11:48 GMT21 January 2021
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    According to seismologists, their studies may bear even more fruit now during the coronavirus crisis, as human-induced seismic activity has of late been firmly on the decrease.

    The coronavirus pandemic has brought overwhelming disruptions to our daily lives, slowing down economic processes and - curiously - our planet’s movement, Nature reported.

    As the lion's share of citizens around the world stay in allowing the novel virus to run its course, researchers who study Earth’s crust have reported much less seismic noise.

    The latter is caused not only by natural phenomena like earthquakes, but also industrial activity and transport hum, which are typically to a great extent lower during Christmas holidays, for example. However, this time the reduction in background noise has occurred due to across the board COVID-19 shutdowns- of schools, restaurants, offices, and other public venues- and travel bans in quite a few states around the world.

    According to Thomas Lecocq, a seismologist at the Royal Observatory of Belgium in Brussels, the seismic noise has of late gone down by one third due to diminished human activity, which has boosted the sensitivity of the observatory’s equipment and its ability to detect same-frequency waves.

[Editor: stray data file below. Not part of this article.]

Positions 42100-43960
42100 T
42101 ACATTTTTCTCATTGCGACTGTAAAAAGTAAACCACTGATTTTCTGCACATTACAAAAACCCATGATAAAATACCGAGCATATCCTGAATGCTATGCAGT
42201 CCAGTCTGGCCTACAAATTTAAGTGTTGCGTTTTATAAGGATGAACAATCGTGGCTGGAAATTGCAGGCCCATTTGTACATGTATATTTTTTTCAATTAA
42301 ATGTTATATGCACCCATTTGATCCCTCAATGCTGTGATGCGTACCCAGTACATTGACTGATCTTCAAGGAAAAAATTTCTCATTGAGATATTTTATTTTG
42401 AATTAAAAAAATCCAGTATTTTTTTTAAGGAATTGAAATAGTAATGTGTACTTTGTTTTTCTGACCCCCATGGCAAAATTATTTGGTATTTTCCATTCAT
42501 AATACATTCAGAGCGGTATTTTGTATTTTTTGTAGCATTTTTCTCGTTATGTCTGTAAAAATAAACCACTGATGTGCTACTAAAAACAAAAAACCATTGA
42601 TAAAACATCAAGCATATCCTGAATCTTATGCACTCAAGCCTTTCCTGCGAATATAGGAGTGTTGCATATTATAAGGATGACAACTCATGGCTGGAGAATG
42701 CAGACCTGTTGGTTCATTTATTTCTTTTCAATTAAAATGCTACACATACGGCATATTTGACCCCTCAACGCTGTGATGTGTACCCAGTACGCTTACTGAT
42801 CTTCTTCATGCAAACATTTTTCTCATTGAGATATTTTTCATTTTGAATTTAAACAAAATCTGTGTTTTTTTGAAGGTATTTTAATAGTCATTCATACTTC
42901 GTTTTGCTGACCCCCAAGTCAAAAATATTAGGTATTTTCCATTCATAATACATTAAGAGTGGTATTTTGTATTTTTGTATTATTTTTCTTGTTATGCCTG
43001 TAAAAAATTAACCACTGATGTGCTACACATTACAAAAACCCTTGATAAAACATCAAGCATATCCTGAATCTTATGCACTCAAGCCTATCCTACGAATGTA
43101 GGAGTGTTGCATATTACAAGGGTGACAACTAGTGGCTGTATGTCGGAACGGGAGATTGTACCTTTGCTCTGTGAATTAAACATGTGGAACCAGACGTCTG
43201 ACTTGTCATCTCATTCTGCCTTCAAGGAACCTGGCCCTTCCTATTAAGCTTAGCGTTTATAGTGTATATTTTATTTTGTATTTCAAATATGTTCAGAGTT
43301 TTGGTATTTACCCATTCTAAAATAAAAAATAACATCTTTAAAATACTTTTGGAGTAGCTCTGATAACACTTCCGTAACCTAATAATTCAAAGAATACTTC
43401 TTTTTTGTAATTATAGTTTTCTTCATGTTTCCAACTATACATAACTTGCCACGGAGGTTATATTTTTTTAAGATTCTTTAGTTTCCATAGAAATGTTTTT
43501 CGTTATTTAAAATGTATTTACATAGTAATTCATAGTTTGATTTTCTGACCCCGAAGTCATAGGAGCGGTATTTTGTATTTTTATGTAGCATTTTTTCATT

It essentially means that seismologists are able to collect more accurate data than usual, despite respective research centres being located in big cities, typically characterised by permanent hustle and bustle.

    "You'll get a signal with less noise on top, allowing you to squeeze a little more information out of those events", Andy Frassetto, a seismologist at the Incorporated Research Institutions for Seismology in Washington DC told Nature.

    His colleague from Los Angeles has noticed the same trend.

    Celeste Labedz, a graduate student in geophysics at the California Institute of Technology in Pasadena, tweeted that a similar fall in seismic background noise had been registered by a station in Los Angeles.

    “The drop is seriously wild", she said, whereas stations located far away from the busy life of cities are understood to be picking up the same level of noise as before.

    The coronavirus pandemic has been sweeping across the globe for several months now, with the first case having been reported in the Chinese city of Wuhan, Hubei Province, in mid-December. The number of overall cases has to date hit 1,133,000, per the WHO.

    The ubiquitous lockdowns, quarantines, and self-isolation measures, meant to curb the spread of the infectious COVID-19 disease, have had a detrimental effect on the global economy, harming stock markets, fuel sales and citizens’ well-being at large. Governments around the world are currently working to come up with appropriate measures - fiscal and monetary - to deal with the fallout, and support the worst hit segments - small and medium businesses.


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    research, stations, seismic zones, coronavirus, COVID-19
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